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New ‘Dune’ movie gives us a messiah for uncertain times

Legions of fans of Frank Herbert’s mystical 1965 sci-fi novel have been waiting for someone to get the screen version right. The HBO Max adaptation goes a long way, with a few nods to modern sensibilities.

Actor Timothée Chalamet stars as Paul Atreides in

(RNS) — Part of the excitement over the new movie “Dune,” which debuted last week in theaters and on HBO Max, is that the legions of fans of Frank Herbert’s mystical 1965 sci-fi novel have been waiting for someone to get the screen version right.

Infamously difficult to adapt because of its intricately crafted story, the book has seen two attempts at film adaptations: a 1984 movie that even its director, David Lynch, said is clunky, slow and makes little sense, and an earlier, fantastical vision by Chilean-French filmmaker Alejandro Jodorowsky, who promised a 14-hour-long reimagining starring Salvador Dalí, Orson Welles and Mick Jagger with a score from Pink Floyd. Jodorowsky’s refusal to compromise meant the project was scrapped.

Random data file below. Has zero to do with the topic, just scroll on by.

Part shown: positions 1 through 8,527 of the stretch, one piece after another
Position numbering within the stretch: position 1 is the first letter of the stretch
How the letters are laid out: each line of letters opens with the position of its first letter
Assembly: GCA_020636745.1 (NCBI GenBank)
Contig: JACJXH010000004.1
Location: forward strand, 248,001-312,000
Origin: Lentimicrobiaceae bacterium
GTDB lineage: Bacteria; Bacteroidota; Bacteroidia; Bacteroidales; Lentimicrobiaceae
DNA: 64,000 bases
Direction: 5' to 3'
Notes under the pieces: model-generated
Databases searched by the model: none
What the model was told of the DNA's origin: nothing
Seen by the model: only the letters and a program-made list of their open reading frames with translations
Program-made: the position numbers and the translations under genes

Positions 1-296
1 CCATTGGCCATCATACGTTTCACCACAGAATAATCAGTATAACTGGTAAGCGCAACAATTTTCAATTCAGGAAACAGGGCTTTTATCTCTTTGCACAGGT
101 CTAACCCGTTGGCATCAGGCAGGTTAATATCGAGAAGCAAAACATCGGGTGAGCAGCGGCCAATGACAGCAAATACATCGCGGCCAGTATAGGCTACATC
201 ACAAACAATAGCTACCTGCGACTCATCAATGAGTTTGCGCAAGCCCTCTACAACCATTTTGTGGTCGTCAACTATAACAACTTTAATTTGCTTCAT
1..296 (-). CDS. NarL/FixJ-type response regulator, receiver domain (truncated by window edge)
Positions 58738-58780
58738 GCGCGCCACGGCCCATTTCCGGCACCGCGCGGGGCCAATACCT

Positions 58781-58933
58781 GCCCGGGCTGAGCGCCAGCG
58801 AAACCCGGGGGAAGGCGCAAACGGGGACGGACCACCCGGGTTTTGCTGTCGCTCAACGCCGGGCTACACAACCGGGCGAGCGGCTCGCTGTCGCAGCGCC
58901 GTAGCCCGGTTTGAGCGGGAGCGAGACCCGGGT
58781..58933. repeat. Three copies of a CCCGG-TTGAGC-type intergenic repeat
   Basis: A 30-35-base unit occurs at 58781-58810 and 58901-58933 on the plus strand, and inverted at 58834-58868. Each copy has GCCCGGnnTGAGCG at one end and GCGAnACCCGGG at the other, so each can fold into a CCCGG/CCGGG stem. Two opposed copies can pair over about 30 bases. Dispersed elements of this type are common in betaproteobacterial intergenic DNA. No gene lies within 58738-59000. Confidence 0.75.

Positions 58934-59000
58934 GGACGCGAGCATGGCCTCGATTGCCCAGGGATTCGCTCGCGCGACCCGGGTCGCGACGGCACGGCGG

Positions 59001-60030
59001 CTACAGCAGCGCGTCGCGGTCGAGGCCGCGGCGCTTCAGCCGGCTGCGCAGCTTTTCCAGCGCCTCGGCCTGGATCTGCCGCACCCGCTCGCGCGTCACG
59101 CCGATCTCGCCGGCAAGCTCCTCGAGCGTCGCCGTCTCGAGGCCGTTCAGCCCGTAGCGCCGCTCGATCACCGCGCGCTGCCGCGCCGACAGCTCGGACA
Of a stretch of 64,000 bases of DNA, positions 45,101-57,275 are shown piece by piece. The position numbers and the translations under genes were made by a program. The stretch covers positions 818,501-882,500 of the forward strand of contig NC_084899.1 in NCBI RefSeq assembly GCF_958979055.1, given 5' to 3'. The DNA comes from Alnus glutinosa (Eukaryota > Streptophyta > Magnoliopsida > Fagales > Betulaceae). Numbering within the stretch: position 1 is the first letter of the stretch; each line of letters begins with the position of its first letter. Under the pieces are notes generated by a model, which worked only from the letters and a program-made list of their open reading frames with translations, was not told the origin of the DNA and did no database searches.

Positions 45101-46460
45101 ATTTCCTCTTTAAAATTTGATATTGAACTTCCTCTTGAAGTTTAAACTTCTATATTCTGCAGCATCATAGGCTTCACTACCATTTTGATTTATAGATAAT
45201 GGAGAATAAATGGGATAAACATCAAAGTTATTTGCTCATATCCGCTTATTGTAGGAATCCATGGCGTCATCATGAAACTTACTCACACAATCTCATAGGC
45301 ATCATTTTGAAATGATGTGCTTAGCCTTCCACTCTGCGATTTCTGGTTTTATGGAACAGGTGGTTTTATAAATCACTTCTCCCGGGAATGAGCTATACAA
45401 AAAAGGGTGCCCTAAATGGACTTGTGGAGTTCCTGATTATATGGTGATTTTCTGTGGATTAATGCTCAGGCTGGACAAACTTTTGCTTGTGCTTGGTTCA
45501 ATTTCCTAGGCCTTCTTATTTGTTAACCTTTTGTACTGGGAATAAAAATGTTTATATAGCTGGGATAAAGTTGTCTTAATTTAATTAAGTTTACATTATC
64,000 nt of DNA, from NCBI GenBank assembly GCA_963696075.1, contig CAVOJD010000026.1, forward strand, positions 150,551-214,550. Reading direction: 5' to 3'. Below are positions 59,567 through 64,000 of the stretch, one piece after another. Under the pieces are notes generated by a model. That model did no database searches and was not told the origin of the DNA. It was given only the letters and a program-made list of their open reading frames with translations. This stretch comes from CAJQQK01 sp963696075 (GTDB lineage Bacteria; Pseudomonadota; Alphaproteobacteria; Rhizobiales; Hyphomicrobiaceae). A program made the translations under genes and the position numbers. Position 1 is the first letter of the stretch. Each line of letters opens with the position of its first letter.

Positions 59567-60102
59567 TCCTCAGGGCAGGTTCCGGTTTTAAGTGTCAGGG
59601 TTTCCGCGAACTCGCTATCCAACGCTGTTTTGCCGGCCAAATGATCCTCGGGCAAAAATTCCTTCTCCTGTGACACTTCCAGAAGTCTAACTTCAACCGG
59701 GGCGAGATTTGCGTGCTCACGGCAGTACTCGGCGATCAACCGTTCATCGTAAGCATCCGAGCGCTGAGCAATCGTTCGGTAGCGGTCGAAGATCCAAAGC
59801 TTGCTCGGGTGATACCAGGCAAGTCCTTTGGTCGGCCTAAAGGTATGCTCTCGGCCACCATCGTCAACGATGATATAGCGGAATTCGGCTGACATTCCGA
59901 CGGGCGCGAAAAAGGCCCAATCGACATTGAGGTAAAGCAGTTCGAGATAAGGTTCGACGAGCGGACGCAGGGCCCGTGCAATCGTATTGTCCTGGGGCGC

If there’s one thing to be said of Jodorowsky and Lynch, it’s that their projects were incredibly spiritual, a prerequisite for a book that invents a melange of Mahayana ChristianityZensunni Catholicism and Budislamic faiths, all captured in a scriptural salad known as the Orange Catholic Bible.

While Jodorowsky’s soulfulness came largely from its artistic representations, Lynch put the focus of his film on the protagonist Paul Atreides as “the chosen one,” the messiah called “Kwisatz Haderach,” able to join space and time together. He is destined to lead them in a “jihad” against other hostile groups that control valuable spice on the planet.


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Raising fans’ hopes with the sheer scale of its production and all-star cast, which includes Timothée Chalamet and Zendaya (Lynch’s version starred Kyle MacLachlan, in his debut, and Sean Young as Chani), director Denis Villeneuve’s “Dune” succeeds both as an adaptation and an excellent sci-fi film. The elements of politics and economic warfare feel both timely and timeless. Each character, landscape and circumstance carries a dark weight reflecting the severity of our age.

Rebecca Ferguson as Lady Jessica Atreides, from left, Zendaya as Chani, Javier Bardem as Stilgar, and Timothée Chalamet as Paul Atreides in "Dune." Photo by Chiabella James/© 2020 Warner Bros. Entertainment Inc.

Rebecca Ferguson as Lady Jessica Atreides, from left, Zendaya as Chani, Javier Bardem as Stilgar and Timothée Chalamet as Paul Atreides in “Dune.” Photo by Chiabella James/© 2020 Warner Bros. Entertainment Inc.

“The book became more relevant as time went by,” Villeneuve told Esquire recently. “There’s several topics … like the environmental themes, the mixing politics and religion together, the danger of messianic figures, that became more relevant, and that’s one of the reasons it made sense to make a new adaptation.”